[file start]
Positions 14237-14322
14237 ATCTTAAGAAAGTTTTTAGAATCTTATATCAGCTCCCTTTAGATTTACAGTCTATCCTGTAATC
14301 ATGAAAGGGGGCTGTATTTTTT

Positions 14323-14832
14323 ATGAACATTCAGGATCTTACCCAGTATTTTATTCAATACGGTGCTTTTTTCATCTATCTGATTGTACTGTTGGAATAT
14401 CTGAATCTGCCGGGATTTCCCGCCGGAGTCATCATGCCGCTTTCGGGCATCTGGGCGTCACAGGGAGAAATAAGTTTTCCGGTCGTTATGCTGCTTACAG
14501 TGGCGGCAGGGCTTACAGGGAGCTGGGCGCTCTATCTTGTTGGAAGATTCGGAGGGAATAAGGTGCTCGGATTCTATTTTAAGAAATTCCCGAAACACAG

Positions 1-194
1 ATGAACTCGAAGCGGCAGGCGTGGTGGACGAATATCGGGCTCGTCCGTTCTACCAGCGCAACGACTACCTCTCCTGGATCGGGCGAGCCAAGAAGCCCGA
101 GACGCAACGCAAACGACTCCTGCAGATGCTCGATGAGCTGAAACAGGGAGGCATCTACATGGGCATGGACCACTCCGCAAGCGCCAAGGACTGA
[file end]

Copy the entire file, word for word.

Positions 14237-14322
14237 ATCTTAAGAAAGTTTTTAGAATCTTATATCAGCTCCCTTTAGATTTACAGTCTATCCTGTAATC
14301 ATGAAAGGGGGCTGTATTTTTT

Positions 14323-14832
14323 ATGAACATTCAGGATCTTACCCAGTATTTTATTCAATACGGTGCTTTTTTCATCTATCTGATTGTACTGTTGGAATAT
14401 CTGAATCTGCCGGGATTTCCCGCCGGAGTCATCATGCCGCTTTCGGGCATCTGGGCGTCACAGGGAGAAATAAGTTTTCCGGTCGTTATGCTGCTTACAG
14501 TGGCGGCAGGGCTTACAGGGAGCTGGGCGCTCTATCTTGTTGGAAGATTCGGAGGGAATAAGGTGCTCGGATTCTATTTTAAGAAATTCCCGAAACACAG

Positions 1-194
1 ATGAACTCGAAGCGGCAGGCGTGGTGGACGAATATCGGGCTCGTCCGTTCTACCAGCGCAACGACTACCTCTCCTGGATCGGGCGAGCCAAGAAGCCCGA
101 GACGCAACGCAAACGACTCCTGCAGATGCTCGATGAGCTGAAACAGGGAGGCATCTACATGGGCATGGACCACTCCGCAAGCGCCAAGGACTGA